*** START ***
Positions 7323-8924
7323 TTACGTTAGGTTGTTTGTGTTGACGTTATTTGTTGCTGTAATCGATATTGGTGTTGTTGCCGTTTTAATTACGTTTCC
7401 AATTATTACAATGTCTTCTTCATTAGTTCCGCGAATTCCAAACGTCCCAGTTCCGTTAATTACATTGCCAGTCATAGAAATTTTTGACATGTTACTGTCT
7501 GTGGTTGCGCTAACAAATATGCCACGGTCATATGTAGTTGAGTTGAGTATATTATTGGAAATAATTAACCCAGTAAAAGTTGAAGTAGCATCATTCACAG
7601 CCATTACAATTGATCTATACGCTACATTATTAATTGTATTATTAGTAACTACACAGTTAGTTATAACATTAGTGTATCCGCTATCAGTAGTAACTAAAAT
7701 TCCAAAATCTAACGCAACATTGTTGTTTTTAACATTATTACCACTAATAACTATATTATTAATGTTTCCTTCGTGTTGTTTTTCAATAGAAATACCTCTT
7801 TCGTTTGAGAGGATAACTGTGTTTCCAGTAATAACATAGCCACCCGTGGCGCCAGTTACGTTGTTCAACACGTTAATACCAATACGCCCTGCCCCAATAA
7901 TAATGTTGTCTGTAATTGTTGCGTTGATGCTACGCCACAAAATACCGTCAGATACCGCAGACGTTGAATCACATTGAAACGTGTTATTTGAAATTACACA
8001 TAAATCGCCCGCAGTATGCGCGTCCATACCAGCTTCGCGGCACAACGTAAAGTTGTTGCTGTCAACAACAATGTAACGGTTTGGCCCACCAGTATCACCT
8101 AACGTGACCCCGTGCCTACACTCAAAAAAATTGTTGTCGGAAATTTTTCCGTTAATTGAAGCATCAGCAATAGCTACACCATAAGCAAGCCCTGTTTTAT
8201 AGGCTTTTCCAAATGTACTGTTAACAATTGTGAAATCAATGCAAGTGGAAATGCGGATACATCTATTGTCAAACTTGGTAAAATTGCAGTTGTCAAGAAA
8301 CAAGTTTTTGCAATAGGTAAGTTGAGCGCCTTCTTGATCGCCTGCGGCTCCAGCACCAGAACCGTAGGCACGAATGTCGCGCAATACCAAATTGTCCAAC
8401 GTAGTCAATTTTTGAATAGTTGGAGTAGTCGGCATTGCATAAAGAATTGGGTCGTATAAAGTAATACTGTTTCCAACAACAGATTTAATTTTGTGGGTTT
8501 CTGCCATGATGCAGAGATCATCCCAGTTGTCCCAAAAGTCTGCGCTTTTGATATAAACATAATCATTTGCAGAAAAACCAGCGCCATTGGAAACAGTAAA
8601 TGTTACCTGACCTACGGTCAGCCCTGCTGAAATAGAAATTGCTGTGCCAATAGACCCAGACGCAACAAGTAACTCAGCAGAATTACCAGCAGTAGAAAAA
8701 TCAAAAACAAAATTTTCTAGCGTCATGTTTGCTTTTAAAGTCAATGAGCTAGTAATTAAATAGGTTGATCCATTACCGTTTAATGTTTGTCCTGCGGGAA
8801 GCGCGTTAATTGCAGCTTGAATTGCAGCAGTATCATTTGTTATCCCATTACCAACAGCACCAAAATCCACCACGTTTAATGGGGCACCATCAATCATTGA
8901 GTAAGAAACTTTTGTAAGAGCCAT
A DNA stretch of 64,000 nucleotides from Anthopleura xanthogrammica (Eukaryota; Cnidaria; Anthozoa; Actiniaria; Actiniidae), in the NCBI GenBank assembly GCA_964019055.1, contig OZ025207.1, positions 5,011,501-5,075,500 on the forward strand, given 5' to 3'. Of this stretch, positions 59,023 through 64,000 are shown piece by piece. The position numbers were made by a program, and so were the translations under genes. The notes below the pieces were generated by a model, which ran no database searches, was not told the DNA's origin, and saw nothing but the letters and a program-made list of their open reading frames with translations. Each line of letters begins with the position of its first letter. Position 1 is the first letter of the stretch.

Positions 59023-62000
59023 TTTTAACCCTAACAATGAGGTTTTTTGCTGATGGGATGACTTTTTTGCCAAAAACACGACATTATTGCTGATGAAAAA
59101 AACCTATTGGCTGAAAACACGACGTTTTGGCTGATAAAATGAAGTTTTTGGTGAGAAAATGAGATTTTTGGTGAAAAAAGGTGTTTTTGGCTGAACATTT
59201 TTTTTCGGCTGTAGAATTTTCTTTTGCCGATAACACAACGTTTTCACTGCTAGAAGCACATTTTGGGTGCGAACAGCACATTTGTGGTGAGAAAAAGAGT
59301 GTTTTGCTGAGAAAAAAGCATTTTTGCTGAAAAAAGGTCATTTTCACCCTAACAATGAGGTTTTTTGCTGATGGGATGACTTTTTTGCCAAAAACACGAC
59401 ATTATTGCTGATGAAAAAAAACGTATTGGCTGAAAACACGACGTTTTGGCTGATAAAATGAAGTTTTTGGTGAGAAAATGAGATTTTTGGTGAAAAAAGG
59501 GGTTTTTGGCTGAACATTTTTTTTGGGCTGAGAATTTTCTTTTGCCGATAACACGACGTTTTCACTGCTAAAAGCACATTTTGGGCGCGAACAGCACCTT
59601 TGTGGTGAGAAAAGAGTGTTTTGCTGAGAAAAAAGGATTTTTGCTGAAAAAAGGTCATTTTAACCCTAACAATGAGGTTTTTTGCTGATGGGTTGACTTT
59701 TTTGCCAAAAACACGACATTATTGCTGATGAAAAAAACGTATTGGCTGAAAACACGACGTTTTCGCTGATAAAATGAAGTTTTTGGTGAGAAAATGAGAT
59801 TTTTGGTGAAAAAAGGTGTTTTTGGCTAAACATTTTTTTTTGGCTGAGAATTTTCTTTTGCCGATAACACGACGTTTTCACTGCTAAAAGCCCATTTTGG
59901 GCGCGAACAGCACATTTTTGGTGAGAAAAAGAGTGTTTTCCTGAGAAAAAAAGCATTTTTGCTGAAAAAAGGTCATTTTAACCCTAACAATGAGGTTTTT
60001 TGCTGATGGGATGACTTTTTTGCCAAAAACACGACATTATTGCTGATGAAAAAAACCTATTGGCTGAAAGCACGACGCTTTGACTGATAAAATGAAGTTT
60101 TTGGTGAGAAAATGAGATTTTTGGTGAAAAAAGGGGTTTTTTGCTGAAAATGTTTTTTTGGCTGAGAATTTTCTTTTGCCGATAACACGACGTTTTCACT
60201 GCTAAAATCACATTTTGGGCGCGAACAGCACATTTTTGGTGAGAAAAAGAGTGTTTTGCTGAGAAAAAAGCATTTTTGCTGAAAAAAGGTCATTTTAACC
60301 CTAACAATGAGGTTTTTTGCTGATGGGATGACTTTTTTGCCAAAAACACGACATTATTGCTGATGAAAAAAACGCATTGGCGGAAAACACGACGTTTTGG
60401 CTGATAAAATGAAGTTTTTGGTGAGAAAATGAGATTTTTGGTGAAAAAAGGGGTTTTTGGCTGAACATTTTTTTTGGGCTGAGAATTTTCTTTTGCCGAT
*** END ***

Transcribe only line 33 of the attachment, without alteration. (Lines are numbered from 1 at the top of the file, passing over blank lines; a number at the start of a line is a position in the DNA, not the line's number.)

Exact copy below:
60201 GCTAAAATCACATTTTGGGCGCGAACAGCACATTTTTGGTGAGAAAAAGAGTGTTTTGCTGAGAAAAAAGCATTTTTGCTGAAAAAAGGTCATTTTAACC